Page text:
ThalianotFailure Sat 10-Nov-12 21:14:56

it sounds like your DS isn't the only one whose knackered smile.

I would keep the friendship up if they like each other but perhaps keep the more precious toys out of the way next time (and explain why to your DS). Keep playdates short if you know he's tired to begin with. Expecting him to tidy up nicely when you know he's shattered is a bit U, but not the end of the world to have taken the toys away. Maybe when he gets it back you can involve him with putting it back together so he learns what a faff it is and why you don't want it smashed up. Don't cancel Christmas.

I would, however, make more of a deal about punching his friend - tiredness is the reason, no doubt, but it's not an excuse and he needs to understand that. Smashing up toys is one (minor) thing, physical violence is quite another.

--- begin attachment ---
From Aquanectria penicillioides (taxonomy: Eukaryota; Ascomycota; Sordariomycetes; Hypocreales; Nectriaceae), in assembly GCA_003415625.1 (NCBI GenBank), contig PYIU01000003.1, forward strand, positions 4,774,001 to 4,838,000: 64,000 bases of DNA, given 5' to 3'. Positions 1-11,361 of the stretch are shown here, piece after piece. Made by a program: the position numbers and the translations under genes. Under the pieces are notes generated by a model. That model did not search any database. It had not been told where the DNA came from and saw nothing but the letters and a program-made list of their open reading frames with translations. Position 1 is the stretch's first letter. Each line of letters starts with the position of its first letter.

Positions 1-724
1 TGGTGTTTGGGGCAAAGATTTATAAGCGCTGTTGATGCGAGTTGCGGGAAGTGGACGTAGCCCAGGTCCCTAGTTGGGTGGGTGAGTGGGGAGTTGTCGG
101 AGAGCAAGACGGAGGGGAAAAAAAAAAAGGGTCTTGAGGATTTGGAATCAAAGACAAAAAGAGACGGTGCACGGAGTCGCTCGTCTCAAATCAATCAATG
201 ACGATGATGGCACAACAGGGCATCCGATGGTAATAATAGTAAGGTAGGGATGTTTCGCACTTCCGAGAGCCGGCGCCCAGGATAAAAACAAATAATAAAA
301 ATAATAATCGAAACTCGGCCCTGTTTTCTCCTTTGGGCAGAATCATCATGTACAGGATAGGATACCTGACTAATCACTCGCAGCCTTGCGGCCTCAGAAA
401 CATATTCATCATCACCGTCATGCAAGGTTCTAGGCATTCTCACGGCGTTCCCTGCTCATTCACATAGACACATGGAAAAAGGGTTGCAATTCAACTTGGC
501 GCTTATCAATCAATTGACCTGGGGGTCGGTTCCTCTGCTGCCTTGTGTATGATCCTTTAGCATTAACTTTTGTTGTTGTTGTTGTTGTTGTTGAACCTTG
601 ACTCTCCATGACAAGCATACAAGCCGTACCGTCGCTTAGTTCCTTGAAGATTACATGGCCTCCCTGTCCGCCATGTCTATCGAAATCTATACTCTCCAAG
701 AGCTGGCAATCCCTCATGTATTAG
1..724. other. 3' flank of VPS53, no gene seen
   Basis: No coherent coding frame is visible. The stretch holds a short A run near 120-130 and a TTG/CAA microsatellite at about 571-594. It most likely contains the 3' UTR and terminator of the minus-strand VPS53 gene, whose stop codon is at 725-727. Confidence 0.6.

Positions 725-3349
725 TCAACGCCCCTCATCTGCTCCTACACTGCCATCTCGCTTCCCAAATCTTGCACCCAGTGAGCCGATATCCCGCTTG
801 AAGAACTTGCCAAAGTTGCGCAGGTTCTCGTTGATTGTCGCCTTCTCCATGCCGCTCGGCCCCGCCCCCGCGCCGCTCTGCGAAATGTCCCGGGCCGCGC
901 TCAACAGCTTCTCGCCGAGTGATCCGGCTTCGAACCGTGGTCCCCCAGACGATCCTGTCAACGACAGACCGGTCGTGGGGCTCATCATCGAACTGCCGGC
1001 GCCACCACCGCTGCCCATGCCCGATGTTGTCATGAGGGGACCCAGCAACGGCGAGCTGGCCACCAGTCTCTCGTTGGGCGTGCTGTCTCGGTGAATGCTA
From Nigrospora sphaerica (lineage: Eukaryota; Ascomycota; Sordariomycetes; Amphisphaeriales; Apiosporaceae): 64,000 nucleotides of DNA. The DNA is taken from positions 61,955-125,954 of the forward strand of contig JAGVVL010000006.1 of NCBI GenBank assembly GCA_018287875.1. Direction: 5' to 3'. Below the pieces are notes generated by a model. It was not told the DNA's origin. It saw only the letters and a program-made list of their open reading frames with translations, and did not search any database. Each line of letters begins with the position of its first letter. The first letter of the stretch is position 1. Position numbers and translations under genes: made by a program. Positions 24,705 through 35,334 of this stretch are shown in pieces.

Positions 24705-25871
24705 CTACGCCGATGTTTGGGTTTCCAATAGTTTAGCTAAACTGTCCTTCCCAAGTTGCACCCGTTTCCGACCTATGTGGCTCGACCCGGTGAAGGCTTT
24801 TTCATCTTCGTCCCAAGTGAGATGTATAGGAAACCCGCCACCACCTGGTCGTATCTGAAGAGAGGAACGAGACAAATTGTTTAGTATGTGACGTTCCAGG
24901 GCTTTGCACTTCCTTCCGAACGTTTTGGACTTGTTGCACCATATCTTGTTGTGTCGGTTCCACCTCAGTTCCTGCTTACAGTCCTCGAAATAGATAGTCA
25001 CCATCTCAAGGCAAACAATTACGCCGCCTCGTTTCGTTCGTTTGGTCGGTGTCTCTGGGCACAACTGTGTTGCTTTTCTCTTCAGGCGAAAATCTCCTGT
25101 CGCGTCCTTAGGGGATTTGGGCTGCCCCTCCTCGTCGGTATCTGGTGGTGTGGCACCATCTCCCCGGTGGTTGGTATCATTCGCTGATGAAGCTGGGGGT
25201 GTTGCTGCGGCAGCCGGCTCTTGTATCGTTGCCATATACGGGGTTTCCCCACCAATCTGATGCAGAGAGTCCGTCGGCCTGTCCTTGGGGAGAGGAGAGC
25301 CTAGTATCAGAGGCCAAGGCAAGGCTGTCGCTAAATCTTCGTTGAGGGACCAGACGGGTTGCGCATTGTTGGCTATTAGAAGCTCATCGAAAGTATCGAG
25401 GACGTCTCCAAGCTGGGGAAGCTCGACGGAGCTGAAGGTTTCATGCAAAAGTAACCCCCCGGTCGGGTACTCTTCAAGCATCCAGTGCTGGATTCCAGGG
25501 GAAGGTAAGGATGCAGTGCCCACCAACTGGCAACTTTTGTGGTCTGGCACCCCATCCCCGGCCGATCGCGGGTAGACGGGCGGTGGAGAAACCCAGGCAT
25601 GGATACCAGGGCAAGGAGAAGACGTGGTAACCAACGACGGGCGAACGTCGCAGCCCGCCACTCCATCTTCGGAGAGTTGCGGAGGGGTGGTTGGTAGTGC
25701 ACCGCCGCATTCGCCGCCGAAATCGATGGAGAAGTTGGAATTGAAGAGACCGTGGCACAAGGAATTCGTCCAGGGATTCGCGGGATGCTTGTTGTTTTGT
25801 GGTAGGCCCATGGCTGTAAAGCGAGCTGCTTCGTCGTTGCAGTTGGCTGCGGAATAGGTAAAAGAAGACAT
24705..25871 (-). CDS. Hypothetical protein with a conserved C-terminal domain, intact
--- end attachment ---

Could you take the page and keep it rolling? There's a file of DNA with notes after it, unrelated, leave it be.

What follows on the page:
Have a big glass of wine and watch some telly. I have been indulging in season 4 of True Blood today, I thoroughly recommend; that many buff torsos will surely restore you . . .

Snog Sat 10-Nov-12 21:17:06

Your expectations of a four year old are way beyond reasonable and your suggested punishment is disproportionate, too remote in time and inappropriate. It is not your child's fault that you spent £100 on his toy and it took you hours to build yourself.

formallyknownasloveydarling Sat 10-Nov-12 21:19:21

I think I took it all badly because I am knackered due to the worst sleeping baby ever in the history of the world. So, now you all have given me some good advice and I've calmed down I think the best thing I can do for my little boy is get myself off to bed in case the baby is up from 3-6 like last night. But that would need a whole other thread. So, thanks guys and night.

Snog Sat 10-Nov-12 21:25:51

Sleep well and uninterrupted my friend x

Marzipanface Sat 10-Nov-12 21:28:48

Isn't Playmobil designed to be taken apart?? So he didn't break the items, just took them apart.